(*NOTE* I will be posting tutorials on some of the helpful features for each Twitter application/tool in an upcoming series)

4) KNOW WHEN TO CLOSE OTHER APPLICATIONS: The internet allows us to be in multiple places at one time. On so many levels, this is a fantastic thing. But when you are trying to get work done, it leads to overload. If you have too many programs open on your computer screaming for your attention it will become a major distraction. If you need to write a blog post, close down every program except for the ones you need in order to write your post. Don’t keep Tweetdeck or Skype or GoogleChat open, unless you have to have access to write your post. (And if that’s the case, consider doing that portion of your post separately) Those are tools meant to help you. Just as you can turn off your phone to keep from being interrupted, you can turn these other distractions off as well.

5) ALLOW YOURSELF TO BECOME PICKIER ABOUT WHERE YOU SPEND YOUR TIME ONLINE: When I first started reading other people’s blogs, I had the time to do it. Soon, my reader had become too full. At first I tried breaking them down into types of blogs (eg: design sites; blogging friends; cooking sites…) but my reader still caused me anxiety when I’d open it and find 500+ new posts waiting to be read. I was so afraid of missing something that I’d try to make it through that list (Oh yes I did…). But when I got to the end, I realized that I couldn’t recall most of it. That is because not all of it was relevant to me anymore. My needs had changed. I no longer needed every single design site (And really — did I ever??). So I whittled my list down to the select few that I consistently found myself referring to. I did that for each type of site I had in my reader. If it was not useful to me, I removed it.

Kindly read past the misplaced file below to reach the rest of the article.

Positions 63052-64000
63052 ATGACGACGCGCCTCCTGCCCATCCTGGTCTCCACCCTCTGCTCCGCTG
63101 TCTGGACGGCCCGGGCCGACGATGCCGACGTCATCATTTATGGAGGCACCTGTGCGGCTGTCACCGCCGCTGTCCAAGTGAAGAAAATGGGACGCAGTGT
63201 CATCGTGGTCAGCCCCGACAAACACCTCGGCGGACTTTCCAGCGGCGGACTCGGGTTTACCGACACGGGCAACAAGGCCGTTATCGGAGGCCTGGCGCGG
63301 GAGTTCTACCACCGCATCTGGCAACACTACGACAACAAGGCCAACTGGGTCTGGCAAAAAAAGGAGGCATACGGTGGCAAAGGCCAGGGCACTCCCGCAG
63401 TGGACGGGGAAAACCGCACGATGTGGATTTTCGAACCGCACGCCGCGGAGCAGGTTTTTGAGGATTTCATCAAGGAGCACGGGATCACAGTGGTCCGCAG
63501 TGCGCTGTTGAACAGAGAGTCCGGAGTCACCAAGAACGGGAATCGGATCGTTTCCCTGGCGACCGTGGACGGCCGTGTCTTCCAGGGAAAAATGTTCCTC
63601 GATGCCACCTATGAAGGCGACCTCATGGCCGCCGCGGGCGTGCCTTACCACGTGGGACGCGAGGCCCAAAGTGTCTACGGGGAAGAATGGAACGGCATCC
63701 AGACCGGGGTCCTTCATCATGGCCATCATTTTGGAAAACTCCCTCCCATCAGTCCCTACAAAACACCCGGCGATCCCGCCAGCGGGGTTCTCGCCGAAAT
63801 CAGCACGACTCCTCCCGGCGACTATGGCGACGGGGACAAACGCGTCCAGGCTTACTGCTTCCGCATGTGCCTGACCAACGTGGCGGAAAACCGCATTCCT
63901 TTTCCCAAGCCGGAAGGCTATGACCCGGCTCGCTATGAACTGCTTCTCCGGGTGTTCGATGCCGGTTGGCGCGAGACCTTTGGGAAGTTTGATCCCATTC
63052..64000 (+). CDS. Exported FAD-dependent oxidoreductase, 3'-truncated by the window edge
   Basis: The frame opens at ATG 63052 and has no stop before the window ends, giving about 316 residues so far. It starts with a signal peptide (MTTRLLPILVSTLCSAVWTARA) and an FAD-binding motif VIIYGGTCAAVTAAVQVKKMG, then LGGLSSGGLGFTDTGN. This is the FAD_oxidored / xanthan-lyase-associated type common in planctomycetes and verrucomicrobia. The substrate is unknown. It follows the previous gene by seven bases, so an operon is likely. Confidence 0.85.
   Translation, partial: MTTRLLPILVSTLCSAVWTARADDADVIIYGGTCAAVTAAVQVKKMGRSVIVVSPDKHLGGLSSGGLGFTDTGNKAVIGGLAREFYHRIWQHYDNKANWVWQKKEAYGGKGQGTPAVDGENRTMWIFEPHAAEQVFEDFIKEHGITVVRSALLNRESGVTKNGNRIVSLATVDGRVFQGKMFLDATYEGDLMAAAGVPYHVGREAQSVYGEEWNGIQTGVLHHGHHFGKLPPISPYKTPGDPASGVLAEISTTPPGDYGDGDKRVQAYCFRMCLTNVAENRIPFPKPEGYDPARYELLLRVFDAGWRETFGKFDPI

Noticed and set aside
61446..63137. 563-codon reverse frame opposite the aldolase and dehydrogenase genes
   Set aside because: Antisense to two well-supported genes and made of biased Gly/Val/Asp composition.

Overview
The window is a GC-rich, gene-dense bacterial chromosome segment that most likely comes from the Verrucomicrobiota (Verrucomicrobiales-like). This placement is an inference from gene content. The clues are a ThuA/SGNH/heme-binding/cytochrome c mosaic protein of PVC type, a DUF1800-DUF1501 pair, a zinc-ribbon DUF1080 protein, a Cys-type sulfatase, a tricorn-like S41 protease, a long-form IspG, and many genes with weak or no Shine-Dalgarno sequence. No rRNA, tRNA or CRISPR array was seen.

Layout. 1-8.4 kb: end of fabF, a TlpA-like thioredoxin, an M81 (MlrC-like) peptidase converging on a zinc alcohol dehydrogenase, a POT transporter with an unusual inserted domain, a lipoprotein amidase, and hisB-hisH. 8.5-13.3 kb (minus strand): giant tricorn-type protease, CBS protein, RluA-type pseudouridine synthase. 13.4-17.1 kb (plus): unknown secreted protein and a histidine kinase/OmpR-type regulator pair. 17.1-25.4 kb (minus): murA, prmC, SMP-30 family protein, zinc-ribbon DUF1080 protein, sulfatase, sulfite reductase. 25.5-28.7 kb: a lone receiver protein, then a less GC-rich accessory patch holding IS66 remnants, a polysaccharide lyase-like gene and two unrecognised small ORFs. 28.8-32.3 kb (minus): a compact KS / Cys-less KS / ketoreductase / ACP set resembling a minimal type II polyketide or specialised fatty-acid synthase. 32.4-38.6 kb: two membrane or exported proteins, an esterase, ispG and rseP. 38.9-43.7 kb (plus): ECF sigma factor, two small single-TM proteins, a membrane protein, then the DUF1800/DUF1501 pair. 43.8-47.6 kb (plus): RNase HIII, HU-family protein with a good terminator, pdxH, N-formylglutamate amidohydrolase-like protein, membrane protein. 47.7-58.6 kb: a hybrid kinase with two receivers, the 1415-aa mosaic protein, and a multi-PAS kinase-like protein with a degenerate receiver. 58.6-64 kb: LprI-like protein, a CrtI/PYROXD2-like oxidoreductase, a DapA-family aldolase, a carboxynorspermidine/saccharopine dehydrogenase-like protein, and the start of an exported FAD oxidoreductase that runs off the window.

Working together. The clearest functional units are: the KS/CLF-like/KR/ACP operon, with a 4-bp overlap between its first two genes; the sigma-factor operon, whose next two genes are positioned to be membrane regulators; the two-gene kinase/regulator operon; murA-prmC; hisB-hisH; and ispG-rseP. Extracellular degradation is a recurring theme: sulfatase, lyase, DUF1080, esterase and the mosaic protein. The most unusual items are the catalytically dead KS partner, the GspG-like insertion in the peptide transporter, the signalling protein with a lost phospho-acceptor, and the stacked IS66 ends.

6) ALWAYS HAVE SEVERAL POSTS STARTED IN YOUR DRAFTS: At any given time, I have at least 4 posts in my drafts folder that I can work on. This allows me to work on them as inspiration hits, but it also keeps me prepared for those times when something unexpected happens and I need to get a post up. If you are a blogger with a regular posting schedule, this can be a life-preserver in a pinch.

7) DEDICATE PARTS OF YOUR DAY TO VARIOUS TASKS: If you were at work in a corporate office, you would most likely have some sort of schedule that you’d follow through the day. It should be no different when you are sitting in front of your laptop at your kitchen table. Come up with a schedule/game plan for how you will spend your computer time. Twitter won’t die if you aren’t on there every 20 minutes. Facebook will carry on without you while you complete your current project. Set aside times of the day to spend on each of the sites you frequent. Consider what times of day are most active on those sites. (eg: Twitter is most active in the evening/night hours… but you may have people you call on who are most active in the morning) Feel free to allow for flexibility with it, but be aware of how much time you are spending on each site and how much time it is taking away from the other things you need to get done, and plan your time accordingly.

Time management doesn’t always come naturally to us. We want to do what we want to do. But sometimes, we have to do other things. With some focus dedicated to those things, you will soon find that your day feels more in control.

How do you manage your time? Share in comments.

Reasons You Should Attend “A Woman Inspired”

DON’T FORGET: Tomorrow is the start of "A WOMAN INSPIRED" online conference.

Reasons you should attend:

1) It’s all online – attend in your pjs and morning breath

2) It is totally affordable ($12.95 for the entire week! hel-lo!!!!)

3) You can listen at your leisure – all sessions will be available to listen to afterwards if you are out swimming with the kids at the time of the actual session

4) I’m speaking (on Social Media)

5) You will surely be blessed.